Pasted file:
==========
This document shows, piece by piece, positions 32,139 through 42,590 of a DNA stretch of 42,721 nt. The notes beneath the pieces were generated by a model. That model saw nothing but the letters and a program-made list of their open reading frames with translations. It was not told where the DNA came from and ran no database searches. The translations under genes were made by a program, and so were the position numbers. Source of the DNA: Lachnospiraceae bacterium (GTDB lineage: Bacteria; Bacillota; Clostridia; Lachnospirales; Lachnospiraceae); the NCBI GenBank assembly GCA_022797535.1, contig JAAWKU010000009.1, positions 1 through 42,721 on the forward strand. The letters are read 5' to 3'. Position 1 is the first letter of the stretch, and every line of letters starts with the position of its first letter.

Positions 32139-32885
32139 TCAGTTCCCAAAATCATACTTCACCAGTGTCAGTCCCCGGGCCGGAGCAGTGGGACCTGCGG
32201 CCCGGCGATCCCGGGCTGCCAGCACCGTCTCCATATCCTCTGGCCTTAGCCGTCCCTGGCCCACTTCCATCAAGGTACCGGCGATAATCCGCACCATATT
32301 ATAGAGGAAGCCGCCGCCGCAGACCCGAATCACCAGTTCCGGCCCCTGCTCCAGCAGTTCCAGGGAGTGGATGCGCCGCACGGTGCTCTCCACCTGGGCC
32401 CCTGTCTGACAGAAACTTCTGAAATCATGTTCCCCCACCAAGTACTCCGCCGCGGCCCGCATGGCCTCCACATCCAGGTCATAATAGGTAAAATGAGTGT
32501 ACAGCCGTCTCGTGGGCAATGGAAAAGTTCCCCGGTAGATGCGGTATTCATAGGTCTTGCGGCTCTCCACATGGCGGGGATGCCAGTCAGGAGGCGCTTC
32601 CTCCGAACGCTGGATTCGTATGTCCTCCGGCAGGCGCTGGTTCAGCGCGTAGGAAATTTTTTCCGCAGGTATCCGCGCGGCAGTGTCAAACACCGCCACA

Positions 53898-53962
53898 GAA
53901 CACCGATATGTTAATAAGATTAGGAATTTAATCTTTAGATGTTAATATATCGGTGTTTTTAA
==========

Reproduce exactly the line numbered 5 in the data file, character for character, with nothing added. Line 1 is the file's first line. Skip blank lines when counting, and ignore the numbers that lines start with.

32301 ATAGAGGAAGCCGCCGCCGCAGACCCGAATCACCAGTTCCGGCCCCTGCTCCAGCAGTTCCAGGGAGTGGATGCGCCGCACGGTGCTCTCCACCTGGGCC